Select / Color Range. Unfortunately, when luminosity masks aren’t an option, this approach often fails for the same reason that the color and luminosity of the subject and background are too similar. I generally find this tool less precise than using customized luminosity masks for cutouts and tend to reserve it for other use cases. But if you aren’t using a panel to help create advanced luminosity selections, this is a great option.
Once you have the rough selection, there are several options to refine the edges:
The Select and Mask workspace (aka Refine Edge in older versions of Photoshop).
The edge detection radius helps automatically clean up edges. This is a global setting for all detected edges. It isn’t perfect, but can often do a great job. Adding a very slight feather (around 0.3 pixels) can also help.
The Refine Edge Brush Tool is a handy way to locally target edges. This is best used when the ideal refine radius varies around the image, such as for using painting a large radius over hair without affecting the rest the subject by increasing the radius globally.
The standard Brush tool can be used to manually paint in missing ares. Unfortunately, if you activate the standard brush tool and start to paint, the edge detection radius will reset to 0 (which I consider a bug in the interface). So be sure to check and reset that radius if you use the brush.
The Quick Select tool can help add missing areas quickly. Try turning on a red overlay and checking the option to show edges, which will help make it very clear when you have properly targeted the edges while working with this tool. Be sure to take advantage of the subtracted mode by holding <alt/option> to cleanup with with tool.
Th Object Selection tool is also available in newer versions of Photoshop CC and tends to be very useful when used in the lasso mode.
The standard Lasso tool is an option and is most useful in the subtract or intersection modes to help remove unwanted areas of the selection.
Painting through Luminosity selections. Even if the main subject cannot be isolated with a luminosity selection, these can often be helpful to refine particular edges of the cutout. Because the pixel color and luminosity is nearly or truly identical to the background, they aren’t useful for a lot of edges in this image.
The dodge and burn tools in Photoshop (these are available with ideal settings via the — and +++ buttons in the Lumenzia Basics panel). These are a great way to help nudge grey pixels in the mask towards white or black, and are a good way to do secondary cleanup if needed after using Select and Mask or luminosity selections.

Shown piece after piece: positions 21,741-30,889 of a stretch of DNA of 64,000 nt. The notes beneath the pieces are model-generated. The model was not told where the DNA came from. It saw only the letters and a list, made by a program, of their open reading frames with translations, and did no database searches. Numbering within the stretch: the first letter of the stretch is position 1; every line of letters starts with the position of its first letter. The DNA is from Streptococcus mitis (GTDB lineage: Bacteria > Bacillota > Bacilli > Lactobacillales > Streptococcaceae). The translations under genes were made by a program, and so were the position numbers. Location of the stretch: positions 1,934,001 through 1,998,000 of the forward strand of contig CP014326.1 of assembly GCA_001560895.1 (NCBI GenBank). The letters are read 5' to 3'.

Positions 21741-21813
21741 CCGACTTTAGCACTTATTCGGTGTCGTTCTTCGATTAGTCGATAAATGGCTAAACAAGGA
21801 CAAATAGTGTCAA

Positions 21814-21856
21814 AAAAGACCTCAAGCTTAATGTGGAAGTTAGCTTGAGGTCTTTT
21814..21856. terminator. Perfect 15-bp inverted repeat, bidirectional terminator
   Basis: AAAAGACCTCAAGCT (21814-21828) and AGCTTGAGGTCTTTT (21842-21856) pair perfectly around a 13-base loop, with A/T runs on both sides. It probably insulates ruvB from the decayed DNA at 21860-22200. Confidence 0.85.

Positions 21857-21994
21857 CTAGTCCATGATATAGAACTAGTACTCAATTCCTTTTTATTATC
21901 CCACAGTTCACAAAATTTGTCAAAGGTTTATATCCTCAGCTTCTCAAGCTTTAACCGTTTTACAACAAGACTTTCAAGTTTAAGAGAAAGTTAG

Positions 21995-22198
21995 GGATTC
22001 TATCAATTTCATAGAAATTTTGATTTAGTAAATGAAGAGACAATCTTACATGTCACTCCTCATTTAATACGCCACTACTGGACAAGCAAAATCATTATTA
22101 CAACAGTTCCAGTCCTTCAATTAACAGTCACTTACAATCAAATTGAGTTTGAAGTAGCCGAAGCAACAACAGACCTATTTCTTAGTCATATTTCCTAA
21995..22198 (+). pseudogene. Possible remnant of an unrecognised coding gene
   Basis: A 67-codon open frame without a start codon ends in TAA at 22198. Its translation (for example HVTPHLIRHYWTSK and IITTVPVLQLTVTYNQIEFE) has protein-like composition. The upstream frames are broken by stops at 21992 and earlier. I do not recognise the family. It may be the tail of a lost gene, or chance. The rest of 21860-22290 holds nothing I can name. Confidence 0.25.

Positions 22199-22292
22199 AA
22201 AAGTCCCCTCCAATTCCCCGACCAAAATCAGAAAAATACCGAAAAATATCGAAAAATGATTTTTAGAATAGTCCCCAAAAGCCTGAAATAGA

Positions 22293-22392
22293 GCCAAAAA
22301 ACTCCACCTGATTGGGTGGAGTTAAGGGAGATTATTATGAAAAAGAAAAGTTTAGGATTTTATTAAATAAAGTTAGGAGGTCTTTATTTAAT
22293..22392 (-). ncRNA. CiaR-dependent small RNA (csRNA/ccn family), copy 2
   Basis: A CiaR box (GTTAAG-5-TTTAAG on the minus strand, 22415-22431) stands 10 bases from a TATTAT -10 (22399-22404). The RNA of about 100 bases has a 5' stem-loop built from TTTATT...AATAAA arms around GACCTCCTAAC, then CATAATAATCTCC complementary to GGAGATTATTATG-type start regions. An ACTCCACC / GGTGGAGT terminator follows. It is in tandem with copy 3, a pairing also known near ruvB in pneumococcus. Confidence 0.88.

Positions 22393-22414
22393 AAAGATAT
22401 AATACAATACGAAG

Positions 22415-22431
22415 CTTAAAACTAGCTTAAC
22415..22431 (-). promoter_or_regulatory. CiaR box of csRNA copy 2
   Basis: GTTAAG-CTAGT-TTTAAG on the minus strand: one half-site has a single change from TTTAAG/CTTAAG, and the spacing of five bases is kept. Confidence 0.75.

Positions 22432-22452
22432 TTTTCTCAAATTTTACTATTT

Painting with a white or black brush in soft light or overlay blend mode is another popular option to help nudge grey pixels towards black or white. However, I find that the dodge and burn brushes not only provide a better result in most cases, they are also much easier to select that continuously changing the blend mode for the brush.
Manually painting with a standard brush. Sometimes the best fix for small areas is to paint by hand, and it’s often quick to make a few enhancements this way. This is most commonly needed when the subject and background have similar colors and tones, which causes problems for many of the tools above.
Workflow used for this edit:
I placed a slightly darker copy of the image on a lower layer so that I could paint a white mask on the bird and branch to reveal the darker background below. I used the “Edge” tool in Lumenzia, which ultimately was equivalent to using Select Subject to get the bird, Quick Select to add the feet and branch, and a roughly 12 pixel refine edge radius via Select and Mask to create the layer mask. I then needed a black brush to manually paint out one small piece of the brighter background showing by the bird’s foot.
Once the cutout was done, I proceeded to dodge and burn through luminosity selections to lighten the eye for interest, darken the feathers on the back of the bird, and add some contrast in the feathers around its belly. When working with a cutout, adding a clipping mask is a very simple way to ensure that the dodging and burning targets the subject without spilling onto the background.
The edit was then finished by using a lasso selection to target an area to vignette.
This image used here is the copyright of Jim Kay and edited with his permission.